Get your slice of the action with our list of the best pizza in Sydney

Lucia Del Prete with her London cab which has been converted into a mobile wood-fired piz

Lucia Del Prete with her London cab which has been converted into a mobile wood-fired pizza oven at Clovelly beach carpark.

WHETHER at home with a six-pack shared with friends in front of the footy, in the kids room for slumber parties or eating and waxing lyrical with best friends over a decent red wine at your local, pizza is, quite frankly, the ultimate share food.

Wherever you are, or whatever time, there’s a pizza joint in Sydney that can cater to your needs.

Here’s a selection of the best pizzas in Sydney.

LUCIA Del Prete is passionate about pizza. From Napoli, Del Prete is a personal chef who cooks up modern pizzas in Englishman Ross Elliott’s converted London cab.

It’s taking home delivery to a whole new level.

“It combines two classic cultures in the London cab and the Italian pizza. The two are immediately recognised all around the world,” says Del Prete who caters for modern tastes with organic passata, top quality flour and minimal toppings. She also makes gluten-free pizzas.

Elliott runs a car hire company that rents out refurbished London cabs for weddings, but he got a bit bored and decided to convert one of his prized possessions to include a mobile wood-fired pizza oven with the help of his mates at Abbey Fireplaces.

“If you want to have a party, it’s something that is a bit different,” says Elliott in something of an understatement of the cab that took nine months to restore and convert.

blackcabculture.com, infoodwetrust.com.au

 


 

News Local

http://www.dailytelegraph.com.au/newslocal/inner-west/ross-elliott-thinks-outside-the-square-with-his-marrickville-business-black-cab-culture/story-fngr8h4f-1226819382133?nk=0cabc19977337796bd48f1c07bfbf917

Ross Elliott thinks outside the square with his Marrickville business Black Cab Culture

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Experiences in the back of a cab normally involve staring out the window, debating the route and keeping an eye on the meter, but a new Marrickville business aims to make the experience a little less mundane.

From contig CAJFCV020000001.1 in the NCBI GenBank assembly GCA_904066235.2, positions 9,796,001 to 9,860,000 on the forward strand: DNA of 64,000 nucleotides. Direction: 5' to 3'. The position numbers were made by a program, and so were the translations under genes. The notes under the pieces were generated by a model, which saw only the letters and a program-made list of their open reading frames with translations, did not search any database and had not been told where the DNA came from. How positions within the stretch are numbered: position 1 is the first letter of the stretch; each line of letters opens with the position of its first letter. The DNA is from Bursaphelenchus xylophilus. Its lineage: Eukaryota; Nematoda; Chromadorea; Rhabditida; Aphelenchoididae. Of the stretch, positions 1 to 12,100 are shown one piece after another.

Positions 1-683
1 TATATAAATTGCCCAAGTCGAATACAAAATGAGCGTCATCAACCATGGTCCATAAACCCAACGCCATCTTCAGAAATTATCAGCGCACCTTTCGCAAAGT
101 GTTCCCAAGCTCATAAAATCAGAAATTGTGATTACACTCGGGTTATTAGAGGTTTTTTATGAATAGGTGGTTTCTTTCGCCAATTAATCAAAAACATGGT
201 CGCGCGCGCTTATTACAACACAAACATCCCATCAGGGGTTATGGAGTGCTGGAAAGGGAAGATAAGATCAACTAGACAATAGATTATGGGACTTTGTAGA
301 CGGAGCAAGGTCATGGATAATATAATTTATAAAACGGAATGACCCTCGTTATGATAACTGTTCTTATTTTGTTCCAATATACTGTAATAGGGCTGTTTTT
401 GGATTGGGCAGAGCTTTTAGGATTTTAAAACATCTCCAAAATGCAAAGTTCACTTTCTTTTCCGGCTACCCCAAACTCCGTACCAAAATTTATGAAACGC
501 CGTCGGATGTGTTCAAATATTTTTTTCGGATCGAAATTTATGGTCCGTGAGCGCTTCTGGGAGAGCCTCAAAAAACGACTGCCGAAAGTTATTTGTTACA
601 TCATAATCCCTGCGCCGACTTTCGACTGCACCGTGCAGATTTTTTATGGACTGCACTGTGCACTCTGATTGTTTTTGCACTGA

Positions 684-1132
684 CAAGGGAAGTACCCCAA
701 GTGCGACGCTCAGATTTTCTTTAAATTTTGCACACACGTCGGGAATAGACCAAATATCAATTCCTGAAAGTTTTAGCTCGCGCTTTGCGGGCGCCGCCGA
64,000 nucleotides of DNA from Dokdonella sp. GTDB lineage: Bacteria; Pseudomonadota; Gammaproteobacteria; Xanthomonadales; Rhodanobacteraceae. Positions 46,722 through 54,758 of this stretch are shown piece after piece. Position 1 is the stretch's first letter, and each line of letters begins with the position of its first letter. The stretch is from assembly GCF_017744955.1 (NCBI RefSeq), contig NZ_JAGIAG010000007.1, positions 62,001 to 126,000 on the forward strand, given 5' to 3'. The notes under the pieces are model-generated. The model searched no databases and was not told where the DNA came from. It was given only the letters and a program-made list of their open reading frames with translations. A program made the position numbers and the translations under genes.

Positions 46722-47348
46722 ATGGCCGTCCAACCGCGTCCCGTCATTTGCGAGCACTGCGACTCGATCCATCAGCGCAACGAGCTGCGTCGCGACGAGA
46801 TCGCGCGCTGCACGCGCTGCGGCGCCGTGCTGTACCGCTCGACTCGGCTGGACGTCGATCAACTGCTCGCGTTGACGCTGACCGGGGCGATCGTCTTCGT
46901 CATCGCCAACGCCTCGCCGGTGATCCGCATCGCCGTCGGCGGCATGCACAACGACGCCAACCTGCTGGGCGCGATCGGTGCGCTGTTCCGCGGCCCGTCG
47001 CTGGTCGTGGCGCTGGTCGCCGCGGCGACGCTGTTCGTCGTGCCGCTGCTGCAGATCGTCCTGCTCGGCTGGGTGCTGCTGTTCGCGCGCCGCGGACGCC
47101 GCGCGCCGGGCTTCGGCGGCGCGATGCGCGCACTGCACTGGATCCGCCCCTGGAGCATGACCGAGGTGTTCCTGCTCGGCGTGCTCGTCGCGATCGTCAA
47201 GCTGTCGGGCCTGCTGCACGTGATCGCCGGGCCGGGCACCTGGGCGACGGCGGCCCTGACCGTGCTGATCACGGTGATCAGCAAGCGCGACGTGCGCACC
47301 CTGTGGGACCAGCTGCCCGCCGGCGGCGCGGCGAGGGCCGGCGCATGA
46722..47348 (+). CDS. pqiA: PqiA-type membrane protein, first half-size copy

Black Cab Culture is the brainchild of British-born Ross Elliott, who has transformed two classic London black taxis into a photo booth and a ute (only the fourth of its kind in the world), which features a changeable space in the back.

Mr Elliott said he wanted potential customers to approach him with ideas on how to use the space and also wanted the distinctive and recognisable vehicles to help charities.

“It can be an esky to keep your drinks in, a billboard, a pizza oven or a barbecue, we’ve even thought of a ball pit to use for photoshoots,” he said.

“But we really want people to tell us what they want to use it for and we can try to do it. The inner west is full of creative people so I’m sure there are some ideas out there.”

The photo booth enables users to pose in the back of the cab with various props and costumes, a camera then takes pictures through the screen that separates passengers from driver, and a picture can be printed and branded almost instantly.

Ross Elliott runs an unusual business that brings over London black cabs and transforms them in to photo booths, pizza ovens ...

Ross Elliott imports black cabs and transforms them in to fun-filled action stations for events.

Black Cab Culture owner Ross Elliott, Tayla Durbidge and driver Roland Chlouk pose for the camera installed inside a black ca...

Black Cab Culture owner Ross Elliott, Tayla Durbidge and driver Roland Chloukin. Picture: Craig Wilson

“It can be an esky to keep your drinks in, a billboard, a pizza oven or a barbecue, we’ve even thought of a ball pit to use for photoshoots,” he said.

“But we really want people to tell us what they want to use it for and we can try to do it. The inner west is full of creative people so I’m sure there are some ideas out there.”

The photo booth enables users to pose in the back of the cab with various props and costumes, a camera then takes pictures through the screen that separates passengers from driver, and a picture can be printed and branded almost instantly.

So far, the photo booth cab has been booked for a variety of events and Mr Elliott plans to start using it at festivals and weddings. He also suggested it could make an ideal Valentines Day gift.

However, there are limits – even for a business that encourages its customers to get creative.

“We’ve had a blow up doll in there and people have got naked and got back out. You don’t even know until the photos come out later so I’ve seen a few sites,” Elliott said. “I’ve definitely had to delete a few photos.”

Elliott said he expects a London cab-style stretch limo to be the next vehicle added to the fleet.

See the company’s facebook page at facebook.com/BlackCabCulture.

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BLACK CABS

London Black Cabs are properly referred to as Hackney Carriages.

Horse-drawn versions were introduced around 1897, with Electric versions available for hire as early as 1901.

The last horse-drawn carriage was phased out in 1947.

In England, black cabs are the only vehicle that can pick up people that hail them in the street, with private hire vehicles only allowed to pick up passengers that have booked.

Drivers of hackney cabs have to pass a test called The Knowledge, a detailed examination of London’s geography.

Stephen Fry and Kate Moss have been known to drive them, initially to avoid London’s congestion charge.